Monday, 22 June 2015

Why it's time to forget the pecking order ... at church.

I'm nearing the end of my sabbatical time very soon, so it's time to start thinking about 'being productive' again! Consequently, I've been very grateful to listen to 'Why it's time to forget the pecking order at work' by Margaret Hefferman's TED talk here:

I think this has a lot to say to us in churches, so I'll be interested to hear what a group of local church leaders make of it.


Lucy Wright said...

I think the church has known this for a while - community is key, indeed we may say that is what church is about building relationships where we love each other and seek to know God together. The particular challenge is finding time for this to happen in church life. Time is so precious and hard for many people. Also, some find it hard or don't see the importance of it when still productivity is seen as the most important thing.

Nigel Coles said...

Many thanks Lucy. I realise you're reflecting the perception of many people in the church, but I think we need to challenge at least two areas in this one:

1. What people mean when they say, as you refer here, they 'know'.
The Hebrew root yada, which is translated as our “know”/"knowledge”, appears almost 950 times in the Hebrew Bible. It has a much broader understanding than our English word "know”, including perceiving, learning, understanding, willing, performing, and experiencing. To know is not to be intellectually informed about an abstract concept, but to apprehend and experience reality. Knowledge is not the possession of information, but rather its exercise in practice.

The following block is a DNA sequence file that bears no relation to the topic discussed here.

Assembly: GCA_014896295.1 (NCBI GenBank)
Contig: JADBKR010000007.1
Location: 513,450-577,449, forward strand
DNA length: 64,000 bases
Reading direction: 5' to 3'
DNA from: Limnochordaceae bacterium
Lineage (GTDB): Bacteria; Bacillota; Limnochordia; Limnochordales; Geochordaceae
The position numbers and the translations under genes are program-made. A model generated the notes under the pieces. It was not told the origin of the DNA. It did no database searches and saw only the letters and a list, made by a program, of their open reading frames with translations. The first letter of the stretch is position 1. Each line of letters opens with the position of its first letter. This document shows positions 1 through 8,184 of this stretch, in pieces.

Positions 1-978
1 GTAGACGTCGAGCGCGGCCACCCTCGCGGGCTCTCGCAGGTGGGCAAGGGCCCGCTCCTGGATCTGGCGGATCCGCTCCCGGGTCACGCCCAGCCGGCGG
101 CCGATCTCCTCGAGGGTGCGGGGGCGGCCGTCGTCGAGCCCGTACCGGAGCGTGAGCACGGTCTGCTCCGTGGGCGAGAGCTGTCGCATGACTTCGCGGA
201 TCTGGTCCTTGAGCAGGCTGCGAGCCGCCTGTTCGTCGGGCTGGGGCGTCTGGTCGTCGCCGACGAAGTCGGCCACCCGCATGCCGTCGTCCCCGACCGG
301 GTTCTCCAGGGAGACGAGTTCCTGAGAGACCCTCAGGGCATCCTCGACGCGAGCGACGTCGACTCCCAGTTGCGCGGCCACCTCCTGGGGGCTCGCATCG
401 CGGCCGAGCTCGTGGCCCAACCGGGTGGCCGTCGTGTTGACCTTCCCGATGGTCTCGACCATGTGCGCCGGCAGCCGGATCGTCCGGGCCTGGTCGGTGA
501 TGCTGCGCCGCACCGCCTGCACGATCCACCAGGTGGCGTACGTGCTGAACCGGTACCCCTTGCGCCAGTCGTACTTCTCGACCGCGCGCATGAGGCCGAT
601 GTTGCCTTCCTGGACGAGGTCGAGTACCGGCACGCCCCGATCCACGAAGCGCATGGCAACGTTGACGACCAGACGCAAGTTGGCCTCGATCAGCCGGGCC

Biblically, to the Hebrew mind, to know God is not to know about him in an abstract and impersonal manner, but rather to enter into his saving actions (Micah 6:5). To know God is not to struggle philosophically with his eternal essence, but rather to recognise and accept his claims. It is not some mystical contemplation, but dutiful obedience.

So, where does the word study leave us? I think we need a dose more of patient persistence, as pastors of God's people, to nurture their 'knowing' into genuine discipleship.

2. What 'productivity' really is. I'm still fascinated by the fact Jesus spoke about the Kingdom of God more than any other subject, but his second (based on the NT recorded words) most common theme was money.
"Money never made a man happy yet, nor will it. The more a man has, the more he wants. Instead of filling a vacuum, it makes one". –Benjamin Franklin.
Maybe if we could help people see investing in their lives in other people for the kingdom of God is way more productive in God's eyes ....??

Lucy Wright said...

Interesting Nigel. You've got my thinking as it ties in with things I've been a few more thoughts.

Yes I agree with you on the 'knowing' element which is often equated with intellectual knowledge. In my own context when we talk about a good preach/teach many people mean someone who has dealt with complex abstract intellectual knowledge but perhaps have failed to say how this impacts us on Monday morning - I'm often guilty of it myself. I've been thinking about that lately as I prepare for a sermon series looking at love during the summer. Surely love has to be practiced by what I say, how I behave, my relationships - love can't be just abstract thoughts about love. So I'm being challenged by how I can live it.

As for the productivity part well I think it is more than just money. When you invest in relationships it is hard to see results quickly it is often a slow change, and we live in a society that wants quick results. Building community and forming relationships take a long time. Also perhaps we spread ourselves too thinly - can I or anyone else have a genuine deep relationship with everyone in church? Jesus had twelve disciples that he formed a deep bond of love with.